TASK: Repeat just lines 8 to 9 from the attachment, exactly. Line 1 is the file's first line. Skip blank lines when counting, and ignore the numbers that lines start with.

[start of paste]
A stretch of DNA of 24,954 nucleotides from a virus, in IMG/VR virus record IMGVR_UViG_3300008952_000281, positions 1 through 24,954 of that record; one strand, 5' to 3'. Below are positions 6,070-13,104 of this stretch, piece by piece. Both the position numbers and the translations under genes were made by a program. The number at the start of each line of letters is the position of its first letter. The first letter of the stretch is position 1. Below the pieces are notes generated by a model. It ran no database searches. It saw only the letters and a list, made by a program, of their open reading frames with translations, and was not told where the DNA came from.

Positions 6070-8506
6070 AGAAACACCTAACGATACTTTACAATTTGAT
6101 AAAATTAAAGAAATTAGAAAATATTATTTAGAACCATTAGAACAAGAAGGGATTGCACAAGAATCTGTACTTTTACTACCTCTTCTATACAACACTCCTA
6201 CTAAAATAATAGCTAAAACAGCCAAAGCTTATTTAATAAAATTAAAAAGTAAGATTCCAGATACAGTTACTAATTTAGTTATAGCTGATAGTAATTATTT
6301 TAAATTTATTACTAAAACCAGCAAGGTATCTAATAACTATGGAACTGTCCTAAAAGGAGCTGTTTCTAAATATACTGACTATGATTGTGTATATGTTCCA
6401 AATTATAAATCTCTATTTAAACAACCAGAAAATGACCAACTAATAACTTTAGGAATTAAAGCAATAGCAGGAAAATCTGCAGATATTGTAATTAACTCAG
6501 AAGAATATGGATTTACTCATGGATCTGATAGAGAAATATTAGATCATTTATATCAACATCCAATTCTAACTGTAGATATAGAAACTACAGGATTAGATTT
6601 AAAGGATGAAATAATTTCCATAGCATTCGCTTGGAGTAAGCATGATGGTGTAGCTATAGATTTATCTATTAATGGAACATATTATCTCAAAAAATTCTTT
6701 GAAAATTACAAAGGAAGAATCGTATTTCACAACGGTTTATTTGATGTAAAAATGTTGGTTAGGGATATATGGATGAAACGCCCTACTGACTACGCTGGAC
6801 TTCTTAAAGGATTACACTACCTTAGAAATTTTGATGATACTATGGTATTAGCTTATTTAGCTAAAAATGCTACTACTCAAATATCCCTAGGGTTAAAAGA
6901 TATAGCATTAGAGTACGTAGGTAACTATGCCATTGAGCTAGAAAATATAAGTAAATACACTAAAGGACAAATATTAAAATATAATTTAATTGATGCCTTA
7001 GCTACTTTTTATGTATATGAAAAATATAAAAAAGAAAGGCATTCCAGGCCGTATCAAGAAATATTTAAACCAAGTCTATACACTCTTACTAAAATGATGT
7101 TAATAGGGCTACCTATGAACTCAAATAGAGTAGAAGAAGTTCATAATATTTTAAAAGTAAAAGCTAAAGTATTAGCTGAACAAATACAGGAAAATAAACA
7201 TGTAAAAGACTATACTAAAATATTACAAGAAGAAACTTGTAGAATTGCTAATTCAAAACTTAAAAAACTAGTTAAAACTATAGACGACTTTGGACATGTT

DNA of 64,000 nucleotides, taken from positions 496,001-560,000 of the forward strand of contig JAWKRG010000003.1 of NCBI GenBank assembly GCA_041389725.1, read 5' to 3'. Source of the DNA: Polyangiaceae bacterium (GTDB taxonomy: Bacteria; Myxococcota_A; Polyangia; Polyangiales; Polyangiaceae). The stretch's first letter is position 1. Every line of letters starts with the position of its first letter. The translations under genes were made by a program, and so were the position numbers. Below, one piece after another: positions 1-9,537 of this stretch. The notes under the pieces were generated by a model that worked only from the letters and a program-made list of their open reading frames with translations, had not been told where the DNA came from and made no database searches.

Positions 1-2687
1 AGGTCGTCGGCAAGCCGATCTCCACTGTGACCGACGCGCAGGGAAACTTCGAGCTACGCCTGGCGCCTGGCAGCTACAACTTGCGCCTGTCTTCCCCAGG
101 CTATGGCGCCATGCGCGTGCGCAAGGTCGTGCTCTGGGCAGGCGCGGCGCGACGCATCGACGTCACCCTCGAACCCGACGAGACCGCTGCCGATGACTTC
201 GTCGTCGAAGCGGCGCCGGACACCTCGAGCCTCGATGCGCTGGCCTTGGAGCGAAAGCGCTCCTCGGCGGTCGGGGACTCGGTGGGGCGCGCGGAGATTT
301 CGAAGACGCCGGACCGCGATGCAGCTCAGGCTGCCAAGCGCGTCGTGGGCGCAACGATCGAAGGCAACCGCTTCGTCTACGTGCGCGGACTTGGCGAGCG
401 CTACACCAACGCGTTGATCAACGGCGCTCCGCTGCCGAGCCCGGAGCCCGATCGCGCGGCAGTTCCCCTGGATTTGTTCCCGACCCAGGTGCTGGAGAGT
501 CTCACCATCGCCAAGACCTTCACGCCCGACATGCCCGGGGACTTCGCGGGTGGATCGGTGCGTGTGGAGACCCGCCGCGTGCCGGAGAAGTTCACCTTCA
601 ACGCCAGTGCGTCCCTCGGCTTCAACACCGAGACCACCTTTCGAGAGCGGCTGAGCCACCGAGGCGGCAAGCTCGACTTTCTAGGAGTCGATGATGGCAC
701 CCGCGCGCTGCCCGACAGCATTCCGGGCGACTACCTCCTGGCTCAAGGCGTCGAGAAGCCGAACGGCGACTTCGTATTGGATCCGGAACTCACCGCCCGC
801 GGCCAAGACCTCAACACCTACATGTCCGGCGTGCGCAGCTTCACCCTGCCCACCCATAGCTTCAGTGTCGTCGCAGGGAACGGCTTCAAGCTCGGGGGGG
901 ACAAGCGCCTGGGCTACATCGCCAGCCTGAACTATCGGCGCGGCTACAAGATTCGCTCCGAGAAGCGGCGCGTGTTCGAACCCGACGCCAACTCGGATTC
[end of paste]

6501 AAGAATATGGATTTACTCATGGATCTGATAGAGAAATATTAGATCATTTATATCAACATCCAATTCTAACTGTAGATATAGAAACTACAGGATTAGATTT
6601 AAAGGATGAAATAATTTCCATAGCATTCGCTTGGAGTAAGCATGATGGTGTAGCTATAGATTTATCTATTAATGGAACATATTATCTCAAAAAATTCTTT